As humanity sits on the cusp of a new paradigm that moves beyond strict materialism and into a holistic understanding that includes subtle forces and the subjective experience, we find ourselves needing to have new conversations that bring together multiple disciplines to achieve a higher order of understanding. While this sounds like a lofty undertaking, the upcoming International Transpersonal Conference in Prague (ITC 2017) aims to do exactly that.
Held in Prague 25 years after its historical and highly successful first iteration, ITC 2017 will bring together an incredible cross-disciplinary array of luminaries including Stanislav Grof, Alex and Allyson Grey, Luis Eduardo Luna, Rick Doblin, Charles Grob, Rachel Harris, Amit Goswami, and many others. By bringing together psychedelic experts, transpersonal psychologists, quantum physicists, indigenous shamans, and social activists, this conference is sure to nurture an incredibly enticing meta-conversation about our latest understandings on the nature of reality, and how we can move toward integration and unity.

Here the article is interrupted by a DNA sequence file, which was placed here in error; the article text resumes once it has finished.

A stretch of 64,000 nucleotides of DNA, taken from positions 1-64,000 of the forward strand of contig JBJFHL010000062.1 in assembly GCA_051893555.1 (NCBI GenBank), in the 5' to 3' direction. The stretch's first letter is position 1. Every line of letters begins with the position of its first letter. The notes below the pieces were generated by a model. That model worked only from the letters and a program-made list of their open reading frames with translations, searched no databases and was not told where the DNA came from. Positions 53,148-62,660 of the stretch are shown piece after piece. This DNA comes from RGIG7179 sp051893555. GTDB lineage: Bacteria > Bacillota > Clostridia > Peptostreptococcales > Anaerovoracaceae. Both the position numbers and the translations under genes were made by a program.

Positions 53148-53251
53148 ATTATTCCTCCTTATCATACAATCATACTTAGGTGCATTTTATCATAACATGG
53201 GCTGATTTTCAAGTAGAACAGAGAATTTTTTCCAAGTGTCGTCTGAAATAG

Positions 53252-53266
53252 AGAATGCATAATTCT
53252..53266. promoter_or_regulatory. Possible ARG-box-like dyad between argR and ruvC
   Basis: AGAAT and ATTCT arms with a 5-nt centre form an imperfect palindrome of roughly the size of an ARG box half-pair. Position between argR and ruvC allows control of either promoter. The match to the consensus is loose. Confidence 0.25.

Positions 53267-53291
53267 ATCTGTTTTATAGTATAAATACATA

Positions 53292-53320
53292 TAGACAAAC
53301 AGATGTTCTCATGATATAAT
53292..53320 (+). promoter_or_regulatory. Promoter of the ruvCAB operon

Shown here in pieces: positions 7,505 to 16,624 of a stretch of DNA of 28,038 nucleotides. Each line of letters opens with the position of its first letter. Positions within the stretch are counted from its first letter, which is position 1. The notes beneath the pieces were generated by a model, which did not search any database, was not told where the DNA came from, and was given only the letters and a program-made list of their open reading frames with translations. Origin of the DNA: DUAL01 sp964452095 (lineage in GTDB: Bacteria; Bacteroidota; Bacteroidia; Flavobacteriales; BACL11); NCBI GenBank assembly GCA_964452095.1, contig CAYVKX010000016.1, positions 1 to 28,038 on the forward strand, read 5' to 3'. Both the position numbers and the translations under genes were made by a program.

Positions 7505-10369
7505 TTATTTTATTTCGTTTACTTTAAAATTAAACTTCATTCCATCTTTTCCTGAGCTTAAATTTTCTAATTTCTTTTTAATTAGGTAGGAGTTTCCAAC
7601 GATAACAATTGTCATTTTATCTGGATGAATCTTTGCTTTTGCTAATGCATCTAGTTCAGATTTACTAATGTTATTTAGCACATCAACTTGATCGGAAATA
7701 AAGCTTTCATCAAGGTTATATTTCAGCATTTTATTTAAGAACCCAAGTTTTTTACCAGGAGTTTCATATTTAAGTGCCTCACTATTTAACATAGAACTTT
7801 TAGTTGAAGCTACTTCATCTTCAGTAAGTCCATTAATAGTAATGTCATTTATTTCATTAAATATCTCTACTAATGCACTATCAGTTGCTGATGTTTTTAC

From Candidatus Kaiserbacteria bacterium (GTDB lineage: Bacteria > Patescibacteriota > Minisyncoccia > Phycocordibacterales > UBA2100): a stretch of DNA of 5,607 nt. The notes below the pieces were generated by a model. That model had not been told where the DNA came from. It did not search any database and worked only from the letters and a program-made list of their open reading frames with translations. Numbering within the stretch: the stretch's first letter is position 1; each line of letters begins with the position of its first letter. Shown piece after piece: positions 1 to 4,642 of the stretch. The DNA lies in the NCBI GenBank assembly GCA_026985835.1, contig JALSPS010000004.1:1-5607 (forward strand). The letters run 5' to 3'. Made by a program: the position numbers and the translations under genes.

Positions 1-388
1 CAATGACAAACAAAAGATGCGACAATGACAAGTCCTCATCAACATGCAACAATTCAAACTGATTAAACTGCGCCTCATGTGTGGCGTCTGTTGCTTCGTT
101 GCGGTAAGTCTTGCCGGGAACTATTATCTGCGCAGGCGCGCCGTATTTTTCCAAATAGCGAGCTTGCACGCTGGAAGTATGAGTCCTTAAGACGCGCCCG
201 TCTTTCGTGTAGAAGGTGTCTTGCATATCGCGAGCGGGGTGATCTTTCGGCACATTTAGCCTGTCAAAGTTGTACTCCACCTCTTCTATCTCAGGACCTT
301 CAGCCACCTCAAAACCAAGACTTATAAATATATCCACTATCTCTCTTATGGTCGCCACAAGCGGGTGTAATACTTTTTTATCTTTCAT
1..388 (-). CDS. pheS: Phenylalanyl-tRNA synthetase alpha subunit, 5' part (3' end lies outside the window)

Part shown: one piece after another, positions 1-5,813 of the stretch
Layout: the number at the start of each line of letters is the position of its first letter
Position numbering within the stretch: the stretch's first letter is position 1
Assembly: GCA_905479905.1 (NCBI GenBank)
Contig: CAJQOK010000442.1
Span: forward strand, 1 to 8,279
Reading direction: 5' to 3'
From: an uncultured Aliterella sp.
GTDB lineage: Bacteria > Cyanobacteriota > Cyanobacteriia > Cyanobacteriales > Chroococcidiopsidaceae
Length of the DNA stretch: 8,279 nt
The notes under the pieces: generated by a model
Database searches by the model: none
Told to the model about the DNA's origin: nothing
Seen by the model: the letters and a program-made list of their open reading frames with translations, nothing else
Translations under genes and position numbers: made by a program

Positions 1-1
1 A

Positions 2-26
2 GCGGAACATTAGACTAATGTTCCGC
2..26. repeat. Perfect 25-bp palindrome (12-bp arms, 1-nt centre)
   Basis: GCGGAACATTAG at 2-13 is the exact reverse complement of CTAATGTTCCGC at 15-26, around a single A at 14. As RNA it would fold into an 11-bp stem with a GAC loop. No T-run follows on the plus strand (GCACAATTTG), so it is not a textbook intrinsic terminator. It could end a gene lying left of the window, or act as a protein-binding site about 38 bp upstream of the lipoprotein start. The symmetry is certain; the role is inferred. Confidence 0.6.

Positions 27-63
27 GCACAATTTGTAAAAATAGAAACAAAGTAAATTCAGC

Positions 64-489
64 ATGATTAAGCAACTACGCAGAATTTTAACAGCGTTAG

Psychologist and psychedelic researcher Rita Kočárová is the program coordinator of ITC 2017, and we reached out to her earlier this month to speak about the purpose behind the conference and what we can look forward to as participants.
Thank’s so much for speaking with us, Rita! Tell us about how the idea for ITC 2017 began.